April 2009 was definitely the month in which South Africans did not get much work done. In every week this month there has been a public holiday – all but one planned well in advance; the unplanned holiday was the election day on 22nd. That means we have not had a 5-day working week for 4 weeks. The last week is the shortest, with only 3 working days.
A Harvard Business Review article The Truths About IT Costs lists seven ‘truths’ about IT costs. These are:
- Enhancements often don’t deliver results commensurate with their costs.
- Projects are often too big and take too long, partly because unnecessary functionality is built into applications.
- Previously purchased applications and infrastructure technology are often underutilized.
- Project failure rates are too high.
- Tech teams do not have sufficient incentive to achieve high quality, and quality is often not measured.
- Managers don’t know enough about the systems that support their areas.
- IT is too risk averse: “No one ever got fired for buying IBM or Microsoft.”
The article reads like some consultants’ reports – addressing problems at a high-level, with a few key recommendations; but when you think about it for a while you wonder how to practically implement the recommendations.
Update: see also Michael Krigsman’s critical blog
Reading bloggers and analysts reviews on ERP solutions sometimes makes me cringe. Often, these writers are US-based, and they seem to think that their experiences in the ERP industry, especially in the mid-market, can be extrapolated elsewhere in the world. I beg to differ.
An example of regional differences comes from a report by the Panorama Consulting Group, which shows that US and European mid-market companies are comfortable with an implementation period for, and an investment on an ERP system which, from this South African’s view, is extravagant.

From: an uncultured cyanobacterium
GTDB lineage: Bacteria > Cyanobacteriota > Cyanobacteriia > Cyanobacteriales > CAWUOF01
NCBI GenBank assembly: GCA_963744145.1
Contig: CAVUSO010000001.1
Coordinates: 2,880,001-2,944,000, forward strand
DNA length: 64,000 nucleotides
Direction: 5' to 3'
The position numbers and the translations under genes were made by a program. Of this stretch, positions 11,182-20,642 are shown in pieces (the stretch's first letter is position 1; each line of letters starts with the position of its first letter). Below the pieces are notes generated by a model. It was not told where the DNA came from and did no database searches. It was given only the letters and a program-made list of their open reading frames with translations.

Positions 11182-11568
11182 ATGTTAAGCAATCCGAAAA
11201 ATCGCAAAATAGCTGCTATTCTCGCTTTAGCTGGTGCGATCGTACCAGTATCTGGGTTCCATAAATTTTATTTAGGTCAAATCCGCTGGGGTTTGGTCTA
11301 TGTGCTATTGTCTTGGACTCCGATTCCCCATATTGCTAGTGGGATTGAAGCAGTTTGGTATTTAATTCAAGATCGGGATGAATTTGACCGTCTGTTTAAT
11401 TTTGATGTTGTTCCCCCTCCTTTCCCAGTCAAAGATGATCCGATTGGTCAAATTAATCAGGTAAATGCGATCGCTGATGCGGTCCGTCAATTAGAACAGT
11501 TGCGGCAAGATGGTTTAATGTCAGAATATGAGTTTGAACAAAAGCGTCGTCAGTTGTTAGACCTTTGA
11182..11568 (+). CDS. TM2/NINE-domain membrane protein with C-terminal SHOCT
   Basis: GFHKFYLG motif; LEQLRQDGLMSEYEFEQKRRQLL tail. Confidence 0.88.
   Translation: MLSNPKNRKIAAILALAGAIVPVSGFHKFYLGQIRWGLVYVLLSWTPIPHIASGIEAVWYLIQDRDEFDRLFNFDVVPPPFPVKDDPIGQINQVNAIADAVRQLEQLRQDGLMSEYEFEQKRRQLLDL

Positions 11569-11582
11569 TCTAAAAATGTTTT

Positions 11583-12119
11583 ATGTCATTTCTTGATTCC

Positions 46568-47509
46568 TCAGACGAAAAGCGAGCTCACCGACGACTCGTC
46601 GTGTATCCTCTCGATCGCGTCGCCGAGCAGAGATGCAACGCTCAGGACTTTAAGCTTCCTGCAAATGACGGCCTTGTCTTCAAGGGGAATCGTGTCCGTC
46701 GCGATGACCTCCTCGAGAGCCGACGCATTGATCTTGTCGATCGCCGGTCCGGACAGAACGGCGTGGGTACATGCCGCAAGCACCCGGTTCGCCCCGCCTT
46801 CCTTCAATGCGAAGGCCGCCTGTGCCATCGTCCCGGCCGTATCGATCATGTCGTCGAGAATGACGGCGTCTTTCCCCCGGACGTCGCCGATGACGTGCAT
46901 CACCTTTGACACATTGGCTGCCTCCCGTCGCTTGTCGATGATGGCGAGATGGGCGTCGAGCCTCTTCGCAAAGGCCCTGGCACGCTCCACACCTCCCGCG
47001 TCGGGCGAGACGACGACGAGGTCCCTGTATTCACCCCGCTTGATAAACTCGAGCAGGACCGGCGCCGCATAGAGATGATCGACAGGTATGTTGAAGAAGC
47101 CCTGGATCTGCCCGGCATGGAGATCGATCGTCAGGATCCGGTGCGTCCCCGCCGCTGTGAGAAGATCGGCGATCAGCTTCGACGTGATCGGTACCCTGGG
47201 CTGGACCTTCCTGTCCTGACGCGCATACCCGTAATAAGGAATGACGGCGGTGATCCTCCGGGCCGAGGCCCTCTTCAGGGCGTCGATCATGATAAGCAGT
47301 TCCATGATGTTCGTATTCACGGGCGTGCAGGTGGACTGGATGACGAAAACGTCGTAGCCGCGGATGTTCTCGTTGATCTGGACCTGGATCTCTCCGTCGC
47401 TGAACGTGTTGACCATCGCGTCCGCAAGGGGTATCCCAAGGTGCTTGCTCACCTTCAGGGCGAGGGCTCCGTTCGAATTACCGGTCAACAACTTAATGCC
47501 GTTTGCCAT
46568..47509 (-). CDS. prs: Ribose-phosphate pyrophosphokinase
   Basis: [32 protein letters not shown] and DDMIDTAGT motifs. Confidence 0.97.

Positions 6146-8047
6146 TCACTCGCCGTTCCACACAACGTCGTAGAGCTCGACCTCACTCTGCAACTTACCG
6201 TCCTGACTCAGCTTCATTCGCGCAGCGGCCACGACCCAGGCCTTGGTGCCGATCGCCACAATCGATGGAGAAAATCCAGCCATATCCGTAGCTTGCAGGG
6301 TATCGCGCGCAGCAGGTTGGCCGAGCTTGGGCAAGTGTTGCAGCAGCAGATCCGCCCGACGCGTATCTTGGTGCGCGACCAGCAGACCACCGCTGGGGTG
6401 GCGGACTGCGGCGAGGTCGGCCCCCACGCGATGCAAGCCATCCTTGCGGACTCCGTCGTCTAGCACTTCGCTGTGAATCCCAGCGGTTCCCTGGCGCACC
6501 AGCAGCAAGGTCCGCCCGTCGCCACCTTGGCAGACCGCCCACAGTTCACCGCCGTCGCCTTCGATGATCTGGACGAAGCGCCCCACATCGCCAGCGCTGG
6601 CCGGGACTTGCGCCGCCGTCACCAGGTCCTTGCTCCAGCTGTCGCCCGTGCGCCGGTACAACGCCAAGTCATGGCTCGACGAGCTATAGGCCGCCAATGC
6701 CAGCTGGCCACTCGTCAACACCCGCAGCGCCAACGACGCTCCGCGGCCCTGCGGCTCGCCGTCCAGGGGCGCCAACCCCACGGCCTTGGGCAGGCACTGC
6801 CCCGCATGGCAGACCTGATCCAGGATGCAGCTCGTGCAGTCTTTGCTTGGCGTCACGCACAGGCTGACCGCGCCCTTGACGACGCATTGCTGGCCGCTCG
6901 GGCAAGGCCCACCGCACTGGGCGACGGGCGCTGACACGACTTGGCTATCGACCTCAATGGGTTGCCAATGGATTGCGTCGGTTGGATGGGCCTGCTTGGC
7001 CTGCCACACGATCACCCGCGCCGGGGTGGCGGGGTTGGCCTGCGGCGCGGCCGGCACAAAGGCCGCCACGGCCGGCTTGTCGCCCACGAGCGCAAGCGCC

One of the reasons that mid-market ERP vendors are regionally strong is because, for the mid-market, relevant customer references and industry knowledge in their specific area is important. A recent set of articles about Mistakes Sales People Make points out that creating credibility and lowering the customer’s view of your riskiness is a critical issue.
Another reason why I believe the ERP mid-market is regionalised is because of the markets and the requirements are different. It’s no point a big US software maker talking about their US or European sites to a South African or Indian business, because the worlds and the cultures are so different. This is where I think the ERP vendors should be taking lessons from the consumer packaged goods (CPG) companies.
The CPG companies often have the same product sold in different countries, but the branding, packaging and marketing is specific for those countries. A CPG company in a region will have its own marketing program – from research through to campaign – which could be quite different to the same company in another region. I have not seen that approach adopted yet by any ERP company – where the marketing plan and decision-making is centralised in one developed country.